We know from previous experience with standards we adopted to reduce sulfur dioxide emissions from power plants in 1971 and 1979 that pollution standards can reduce emissions substantially, and that the more the technology is deployed to meet the standards the more costs go down. The Clean Air Act helped create a market demand for various pollution control technologies by creating standards for pollutants, including for sulfur dioxide. (Read more from technology experts who filed a legal brief in support of carbon standards for power plants)

Source: The Effect of Government Actions on Technological Innovation for SO2 Control. The EPA/DOE/EPRI Mega Symposium, August 20-23, 2001.

America’s homegrown environmental protection industry

The U.S. is the single largest producer of environmental technologies in the world, capturing 29 percent of the world’s $1.05 trillion market.

In 2015, there were an estimated 1.73 million jobs in the U.S. environmental industry, with projected growth of 3 to 4 percent over the next several years.

According to the U.S. government, 99 percent of the businesses in this industry were small to medium-sized. U.S. environmental companies exported about $48 billion in goods in 2013. At the same time, 2005 data from U.S. manufacturers indicate that their expenses for reducing pollution account for less than one percent of the value of the goods they ship.

Environmental protection standards can drive jobs in a myriad of sectors including manufacturing, engineering, construction, operations, and more.

Some examples of jobs and industries created by specific EPA clean air protections include:

Clean air saves lives and improves productivity

Cleaner air saves lives and protects the health of American families.

According to a landmark analysis, in 2010 alone the Clean Air Act prevented 160,000 deaths.

It also prevented 13 million lost workdays and 3.2 million lost school days because of illnesses and diseases caused or exacerbated by air pollution. The value of avoiding those lost work and school days in 2010 was approximately $2 billion.

That same landmark analysis estimates that the central benefits of the Clean Air Act outweigh costs by more than 30 to one.

The evidence is clear – environmental protection helps improves lives and grow the economy.

Posted in News, Smog / Comments are closed

Delaying smog standards risks lives, jeopardizes Americans’ health

Twenty-six. That is how many smog-related air quality alerts were forecast across our country for one single day earlier this week.

From Pennsylvania to Rhode Island, “action days” were called urging “sensitive groups” (including children, people who are active outdoors, older Americans, and people with heart or lung disease) to reduce their time spent outdoors.

Smog is a dangerous air pollutant linked to premature deaths, asthma attacks, lower birth weight in infants, and serious heart and lung diseases.

Smog forms when industrial emissions from power plants, factories, cars, and other sources react with heat and sunlight in the atmosphere.

There have already been many alerts across the U.S. this year for smog pollution, and “smog season” has just begun. That shows we have more work to do to clean the air and protect our families and communities.

That is why it is disturbing to hear that EPA Administrator Scott Pruitt has decided to delay implementation of the updated smog standards by one year.

According to the American Lung Association’s 2017 State of the Air Report [PDF], more than one-third of all Americans live in areas with unhealthful levels of smog. More than 116 million people live in counties that received a grade of “F” for smog levels.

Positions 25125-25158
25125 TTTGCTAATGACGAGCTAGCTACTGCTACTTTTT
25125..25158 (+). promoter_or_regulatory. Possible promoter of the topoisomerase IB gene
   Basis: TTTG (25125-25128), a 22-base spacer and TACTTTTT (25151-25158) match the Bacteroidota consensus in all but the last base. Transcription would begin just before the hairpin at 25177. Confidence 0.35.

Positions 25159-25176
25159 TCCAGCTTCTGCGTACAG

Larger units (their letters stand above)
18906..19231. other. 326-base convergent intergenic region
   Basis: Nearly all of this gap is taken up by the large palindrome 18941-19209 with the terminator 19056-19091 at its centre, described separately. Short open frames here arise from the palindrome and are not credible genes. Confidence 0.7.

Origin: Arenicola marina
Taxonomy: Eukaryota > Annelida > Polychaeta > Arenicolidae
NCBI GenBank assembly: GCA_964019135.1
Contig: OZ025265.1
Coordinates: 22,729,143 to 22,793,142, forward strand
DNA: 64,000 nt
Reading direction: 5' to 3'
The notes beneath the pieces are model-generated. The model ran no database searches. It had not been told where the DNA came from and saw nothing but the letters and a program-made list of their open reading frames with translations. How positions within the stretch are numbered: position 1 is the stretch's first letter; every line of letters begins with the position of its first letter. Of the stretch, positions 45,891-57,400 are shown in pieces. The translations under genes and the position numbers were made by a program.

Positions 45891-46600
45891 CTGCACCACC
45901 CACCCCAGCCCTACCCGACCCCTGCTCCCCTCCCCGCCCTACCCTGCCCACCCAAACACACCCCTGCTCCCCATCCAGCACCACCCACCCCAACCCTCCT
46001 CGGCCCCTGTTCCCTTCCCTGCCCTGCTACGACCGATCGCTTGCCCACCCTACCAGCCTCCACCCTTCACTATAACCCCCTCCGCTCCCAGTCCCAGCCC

A one-year delay in the implementation of anticipated pollution from the smog standards would mean:

  • 660 more deaths
  • 230,000 asthma attacks among children
  • 180,000 missed work or school days

These are real lives being affected by Administrator Pruitt’s irresponsible actions.

The smog standards are driven by medical science. Here are some of the medical and health associations that supported strengthening the ozone standards:

  • The American Thoracic Society
  • American Academy of Pediatrics
  • American Medical Association
  • American Heart Association
  • American Lung Association
  • American Public Health Association
  • Children’s Environmental Health Network
  • National Association of County and City Health Officials
  • Trust for America’s Health
  • Health Care Without Harm
  • Asthma and Allergy Foundation of America
  • American College of Chest Physicians
  • American College of Preventive Medicine
  • American College of Occupational and Environmental Medicine
  • American Association of Cardiovascular and Pulmonary Rehabilitation
  • National Association for the Medical Direction of Respiratory Care
  • Society of Physicians for Social Responsibility

EPA’s mission is to protect public health and the environment. Administrator Pruitt’s decision to delay the smog standards runs counter to that bi-partisan, four-and-a-half decade mission. It also runs counter to the recommendations of leading medical and public health associations.

The successful history of implementing the Clean Air Act shows that states have the flexibility to design tailored solutions to address smog pollution, and that dramatic pollution reductions go hand-in-hand with a strong economy.

We need to reduce the amount of smog in our air – and to achieve that goal, we need EPA to lead.

Posted in Clean Air Act, Health, Partners for Change, Policy, Smog / Read 1 Response

Healthier, safer summers – brought to you by EPA

This weekend is Memorial Day – the unofficial start to summer. That means kids across the country – and adults too – are counting down the days until summer vacation.

Whether your plans include going to a beach, visiting a national park, or just letting your kids play outside in the sprinklers, the Environmental Protection Agency (EPA) plays an important role in making your summer healthier and safer – in ways you might not realize.

Here are four examples of how EPA improves summers for all Americans:

  1. Reducing deadly smog